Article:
It was more than 2 decades ago that a surgical procedure to remove a woman’s uterus with small incisions was first introduced. Yet, in 2010 nearly 60% of the hysterectomy surgery in the US were still being performed with long incisions across a woman’s stomach. Although the traditional approach to hysterectomies can be medically required in some cases, most women are excellent candidates for the newer technique.
“The Laparoscopic Supracervical Hysterectomy (LSH) is a technical name for the procedure which involves making a small ¾” incision so that a wand-like implement to clip and remove the uterus,” says McLeod Gynecologist Charles Tatum, MD. “Compared to the traditional method, the LSH is described as minimally invasive and it has a quite a few benefits for the patient.”
Women who undergo an LSH (when compared to a traditional hysterectomy procedure patient) have:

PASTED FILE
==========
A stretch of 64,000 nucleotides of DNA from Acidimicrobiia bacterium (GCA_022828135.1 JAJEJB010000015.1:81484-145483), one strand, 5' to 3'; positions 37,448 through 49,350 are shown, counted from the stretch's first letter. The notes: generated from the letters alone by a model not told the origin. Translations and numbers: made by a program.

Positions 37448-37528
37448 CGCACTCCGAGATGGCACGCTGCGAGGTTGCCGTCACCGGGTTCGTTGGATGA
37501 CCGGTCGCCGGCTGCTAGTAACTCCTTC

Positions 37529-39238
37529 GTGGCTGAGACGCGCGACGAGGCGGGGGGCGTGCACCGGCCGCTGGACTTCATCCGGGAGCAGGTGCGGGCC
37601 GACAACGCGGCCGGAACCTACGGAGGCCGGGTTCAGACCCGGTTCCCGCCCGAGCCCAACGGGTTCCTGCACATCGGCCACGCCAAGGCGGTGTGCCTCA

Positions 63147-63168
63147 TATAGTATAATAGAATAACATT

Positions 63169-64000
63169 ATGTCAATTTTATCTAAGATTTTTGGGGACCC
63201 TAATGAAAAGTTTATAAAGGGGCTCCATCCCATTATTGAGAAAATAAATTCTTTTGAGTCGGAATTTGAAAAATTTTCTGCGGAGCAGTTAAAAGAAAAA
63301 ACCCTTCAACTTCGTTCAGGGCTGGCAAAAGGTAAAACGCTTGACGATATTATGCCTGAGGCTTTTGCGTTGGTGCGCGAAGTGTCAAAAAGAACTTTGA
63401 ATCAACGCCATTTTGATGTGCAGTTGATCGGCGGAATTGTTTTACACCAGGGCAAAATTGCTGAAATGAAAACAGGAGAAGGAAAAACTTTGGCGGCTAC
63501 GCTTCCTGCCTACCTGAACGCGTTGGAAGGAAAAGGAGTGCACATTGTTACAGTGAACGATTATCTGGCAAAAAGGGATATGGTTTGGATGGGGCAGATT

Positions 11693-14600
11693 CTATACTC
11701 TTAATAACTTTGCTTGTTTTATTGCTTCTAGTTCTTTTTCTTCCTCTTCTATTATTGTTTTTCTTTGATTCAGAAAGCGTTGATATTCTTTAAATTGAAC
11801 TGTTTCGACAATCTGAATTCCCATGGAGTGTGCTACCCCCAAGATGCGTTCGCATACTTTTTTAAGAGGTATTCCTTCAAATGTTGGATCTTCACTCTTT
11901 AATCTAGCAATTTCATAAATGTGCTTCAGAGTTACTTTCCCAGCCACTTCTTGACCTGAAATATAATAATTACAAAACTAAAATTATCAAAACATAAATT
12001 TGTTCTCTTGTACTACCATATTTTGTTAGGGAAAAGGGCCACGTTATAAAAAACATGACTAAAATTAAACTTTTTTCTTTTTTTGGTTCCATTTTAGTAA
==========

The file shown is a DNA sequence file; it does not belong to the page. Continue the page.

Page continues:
Another important benefit applies to the patient’s family members. Family members of traditional hysterectomy patients are required to take nearly 5 days off work to care for the patient at home. With an LSH, that time drops to a just more than 2 days.
This minimally invasive surgery is often used to repair uterine prolapse, when the uterus drops down into a woman’s vagina. Before removing the uterus, a gynecologist may have tried using a pessary (a device to hold the uterus in place) or surgery using ligaments to support the uterus.
OTHER REASONS FOR LSH
It is also used for women suffering from a number of other problems related to their uterus. These include:
ACTION YOU CAN TAKE
Pain in your pelvic region or a situation, where you can see your uterus in your vagina, are signs of serious medical issues. The solution may not require surgery but you should see your gynecologist as soon as possible.
Sources: McLeod Health, American Association of Gynecologic Laparoscopists, Society of Gynecologic Oncology, ISRN Obstetrics & Gynecology Journal, American College of Obstetrics & Gynecology